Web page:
World’s largest student film festival hits ASU

Published On:
Tuesday, September 29, 2009
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About 250 students are signed up to start filming movies today with Campus MovieFest, the world’s largest student film festival and a national program that gives students the opportunity to make and edit their own short film.

During its first stop at ASU, the program will provide participants with an Apple laptop and a Panasonic HD video camera to allow teams of students, faculty and staff to make five-minute movies in one week.

Dan Costa, president of the program, said the organization started about eight years ago at Emory University in Georgia.

“We were just a group of friends wanting to do something,” he said. “We let teams make movies and we weren’t sure who was going to do it or anything, but we had about 1,600 people show up to our red-carpet finale and we haven’t turned back since.”

Campus MovieFest travels to more than 70 campuses nationwide, where students are provided with supplies and technological support to make a movie about anything they want.

“You would think that once you’ve watched one, you’ve watched them all, but then you watch another student movie, and it’s totally different,” Costa said.

After turning in their movies at the end of the week, students can attend a red-carpet finale to view the films.

There will be a highlight reel of all the films, and the best 16 movies will be shown. Prizes will be awarded for the best comedy, best drama, a special category for capturing a notable event on a cell phone and best picture.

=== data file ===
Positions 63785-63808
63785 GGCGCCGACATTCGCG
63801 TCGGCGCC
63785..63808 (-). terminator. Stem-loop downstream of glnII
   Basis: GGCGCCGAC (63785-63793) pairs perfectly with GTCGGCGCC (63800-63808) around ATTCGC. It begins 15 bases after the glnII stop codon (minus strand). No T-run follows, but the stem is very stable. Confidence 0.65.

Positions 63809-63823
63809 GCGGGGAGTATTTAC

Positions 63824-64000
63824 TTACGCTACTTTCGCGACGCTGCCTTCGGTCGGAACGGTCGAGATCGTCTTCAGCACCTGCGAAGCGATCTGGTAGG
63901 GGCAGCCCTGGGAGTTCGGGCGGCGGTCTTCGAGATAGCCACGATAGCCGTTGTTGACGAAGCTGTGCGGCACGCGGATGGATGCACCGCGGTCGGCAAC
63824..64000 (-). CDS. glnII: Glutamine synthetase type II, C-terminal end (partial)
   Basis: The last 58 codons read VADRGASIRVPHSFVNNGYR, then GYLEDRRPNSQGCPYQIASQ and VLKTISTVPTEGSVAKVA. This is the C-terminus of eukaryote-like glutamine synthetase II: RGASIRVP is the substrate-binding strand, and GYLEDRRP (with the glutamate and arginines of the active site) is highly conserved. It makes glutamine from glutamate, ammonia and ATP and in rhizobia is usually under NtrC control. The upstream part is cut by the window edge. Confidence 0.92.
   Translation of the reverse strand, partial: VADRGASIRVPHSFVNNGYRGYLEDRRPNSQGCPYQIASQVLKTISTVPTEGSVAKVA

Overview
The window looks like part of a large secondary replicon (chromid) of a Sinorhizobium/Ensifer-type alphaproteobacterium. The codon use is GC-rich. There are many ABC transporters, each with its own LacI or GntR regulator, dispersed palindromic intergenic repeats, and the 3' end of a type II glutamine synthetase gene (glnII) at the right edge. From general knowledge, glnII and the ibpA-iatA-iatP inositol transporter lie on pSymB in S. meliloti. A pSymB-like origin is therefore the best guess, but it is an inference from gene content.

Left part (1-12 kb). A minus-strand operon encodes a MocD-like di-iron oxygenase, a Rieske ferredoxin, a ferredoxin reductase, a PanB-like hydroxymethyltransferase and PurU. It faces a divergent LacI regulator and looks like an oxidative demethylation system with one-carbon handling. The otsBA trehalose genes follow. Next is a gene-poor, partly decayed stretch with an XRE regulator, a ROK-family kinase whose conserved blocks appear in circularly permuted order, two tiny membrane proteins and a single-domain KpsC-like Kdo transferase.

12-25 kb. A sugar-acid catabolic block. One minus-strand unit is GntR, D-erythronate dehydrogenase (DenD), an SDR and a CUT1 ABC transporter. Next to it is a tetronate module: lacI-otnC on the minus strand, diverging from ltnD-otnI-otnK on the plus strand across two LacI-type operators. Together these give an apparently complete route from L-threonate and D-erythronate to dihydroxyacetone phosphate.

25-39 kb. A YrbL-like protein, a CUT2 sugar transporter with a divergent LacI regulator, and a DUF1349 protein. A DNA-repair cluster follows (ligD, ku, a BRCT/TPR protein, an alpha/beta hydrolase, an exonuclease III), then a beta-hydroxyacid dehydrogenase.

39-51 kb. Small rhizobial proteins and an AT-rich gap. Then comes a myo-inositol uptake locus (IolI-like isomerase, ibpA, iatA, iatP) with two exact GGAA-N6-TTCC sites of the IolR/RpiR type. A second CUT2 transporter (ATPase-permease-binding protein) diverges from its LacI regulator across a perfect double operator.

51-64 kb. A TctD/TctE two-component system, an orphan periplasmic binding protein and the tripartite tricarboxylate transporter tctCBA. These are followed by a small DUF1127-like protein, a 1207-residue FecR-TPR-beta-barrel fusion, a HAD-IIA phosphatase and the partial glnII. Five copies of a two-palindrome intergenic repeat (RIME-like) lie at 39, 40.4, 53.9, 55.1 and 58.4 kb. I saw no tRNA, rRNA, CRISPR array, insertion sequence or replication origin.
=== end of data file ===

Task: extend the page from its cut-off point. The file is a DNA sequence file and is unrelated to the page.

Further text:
Winners are chosen by a group of judges, which will include faculty, staff and students from ASU.

The judges won’t be announced until the night of the finale, but Costa said people will be chosen from ASU’s different campuses and departments.

The winners of those categories will move on to a regional competition and then a national competition hosted by Campus MovieFest. Prizes for filmmakers include iPods, gift cards, computers, trips to film festivals and cash grants, Costa said.

Students, faculty and staff can continue to enroll in the program after Campus MovieFest arrives on campus, online or in person.

Participation is free, but each team must have at least three people, though there is no maximum size limit, Costa said.

Jane Hershman, ASU’s tour manager from Campus MovieFest, said she thinks the program is a great opportunity for students.

“This isn’t about just making a movie and having fun,” Hershman said.

“It should be about that, but this is also something people can do that they wouldn’t have the chance to do. We’re providing all the equipment and help, so why not [participate?]”

Marketing senior Carrie Van Nest is a campus ambassador for the program and works as an Apple representative.

“I know my friends and I always say ‘Let’s do something cool. Let’s make a cool movie,’ but we don’t have the equipment to do that,” she said.

“And the great part is, there is no experience necessary. We’ll even
teach you.”

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